Cucumber versus lettuce and COVID-19

Home Forums General Discussion Forum Cucumber versus lettuce and COVID-19

Viewing 3 reply threads
  • Author
    • #8711
      Aaron Hartstein

      Hi everyone,
      Since the board has been pretty quiet this month, I figured I would add some levity and a small reminder of the difference between pre-print and peer-review literature. Additionally, I thought this might potentially start a small discussion of causation versus correlation regarding study design. As a clinician, when reading a study, how much does the design influence your analysis, interpretation, and application? Are correlational studies valuable? If so, in what way? Should we only make decisions from cause and effect studies? Thoughts?

      I hope everyone is healthy and safe.


    • #8715

      I think correlational studies do have their place. In the world of nutrition literature correlational studies are commonplace because of the large amount of confounders and behavioral aspects to diet. It is difficult to control for exposure to foods, nutrients, etc. as opposed to our ability to control exposure to an intervention in medical research.

      This does not however excuse this study for the oversight of cultural differences, exposure rates, healthcare quality, and the large amount of uncertainty that is associated with COVID-19. A little concerning that the sections on limitations and the interpretation explaining why the results didn’t make sense took up most of the paper.

    • #8716

      Looks like cucumber and cabbage are out. Maybe there is a correlation between foods that start with the same first letter as COVID and COVID mortality?

      Design definitely influences my thoughts on the credibility of the findings and my clinical reasoning within the limitations of the article.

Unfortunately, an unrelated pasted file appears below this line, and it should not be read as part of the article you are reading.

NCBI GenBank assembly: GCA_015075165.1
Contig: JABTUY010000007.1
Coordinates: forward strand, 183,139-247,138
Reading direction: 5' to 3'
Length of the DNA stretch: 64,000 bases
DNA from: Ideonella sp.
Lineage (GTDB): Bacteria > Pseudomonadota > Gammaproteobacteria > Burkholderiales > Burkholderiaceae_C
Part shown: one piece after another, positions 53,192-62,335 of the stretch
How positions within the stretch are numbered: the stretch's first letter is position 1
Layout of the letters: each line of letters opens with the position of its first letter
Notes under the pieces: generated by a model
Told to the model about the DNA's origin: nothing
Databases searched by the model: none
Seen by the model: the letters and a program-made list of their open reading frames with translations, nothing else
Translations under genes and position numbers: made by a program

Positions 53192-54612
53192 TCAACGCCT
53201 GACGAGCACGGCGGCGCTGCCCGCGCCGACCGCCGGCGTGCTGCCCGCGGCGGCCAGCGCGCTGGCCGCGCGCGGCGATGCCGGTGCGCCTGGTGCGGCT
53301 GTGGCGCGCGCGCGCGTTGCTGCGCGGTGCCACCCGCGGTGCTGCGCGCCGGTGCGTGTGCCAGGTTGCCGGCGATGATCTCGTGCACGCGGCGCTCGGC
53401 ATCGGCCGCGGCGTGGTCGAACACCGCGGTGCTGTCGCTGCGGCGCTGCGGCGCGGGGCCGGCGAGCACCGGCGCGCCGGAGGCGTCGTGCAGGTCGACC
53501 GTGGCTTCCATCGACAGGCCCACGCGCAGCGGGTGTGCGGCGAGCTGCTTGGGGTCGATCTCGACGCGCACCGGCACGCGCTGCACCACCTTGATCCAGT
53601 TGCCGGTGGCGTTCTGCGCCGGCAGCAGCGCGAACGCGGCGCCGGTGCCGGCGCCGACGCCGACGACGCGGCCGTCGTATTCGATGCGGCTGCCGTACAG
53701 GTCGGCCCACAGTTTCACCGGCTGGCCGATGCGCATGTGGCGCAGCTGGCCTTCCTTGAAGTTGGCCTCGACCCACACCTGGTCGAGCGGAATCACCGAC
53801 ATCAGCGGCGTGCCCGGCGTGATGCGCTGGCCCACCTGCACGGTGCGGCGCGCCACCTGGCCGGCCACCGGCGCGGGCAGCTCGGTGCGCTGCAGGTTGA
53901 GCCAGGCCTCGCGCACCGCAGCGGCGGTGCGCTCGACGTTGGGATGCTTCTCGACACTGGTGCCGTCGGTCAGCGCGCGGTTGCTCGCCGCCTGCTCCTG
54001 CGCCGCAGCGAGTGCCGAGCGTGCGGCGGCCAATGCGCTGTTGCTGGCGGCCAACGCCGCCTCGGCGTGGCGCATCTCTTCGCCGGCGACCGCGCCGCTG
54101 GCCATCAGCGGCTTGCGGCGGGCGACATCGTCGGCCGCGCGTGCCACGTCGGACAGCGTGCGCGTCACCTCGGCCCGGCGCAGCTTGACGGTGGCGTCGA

I do think that correlational studies have value but have to be careful not to in your mind make it a causation. An example that comes to mind for me is some of the studies on ACL-R return to sport that correlate decreased re-injury rate with waiting until 9 months for return to sport. This isn’t saying that returning before this is the cause of injury or giving a black and white cutoff, but still gives good information to guide return to sport based on data from large ACL databases.

      I think that nailing down cause and effect in PT studies is hard to do, so I feel like there are a lot of correlational studies that can still add value to helping with decision making.

    • #8718

      Good thing I haven’t been eating cucumbers and cabbage recently… think this means I don’t have to wear a mask?! Just kidding of course.

      My earliest memory of correlation vs causation is the example of ice cream consumption leading to murder because of the correlation between rate of murders and ice cream sales (since both are high in the summer). In glaring examples like this one it’s easy to clearly understand that correlation is not causation, however, things aren’t always that clear cut like in Anna’s ACL-R example.

      It’s incredibly difficult if not impossible to control for every variable. While correlational studies are still important and add value, I tend to weight them lower on the totem pole of evidence than causation studies.

Viewing 3 reply threads
  • You must be logged in to reply to this topic.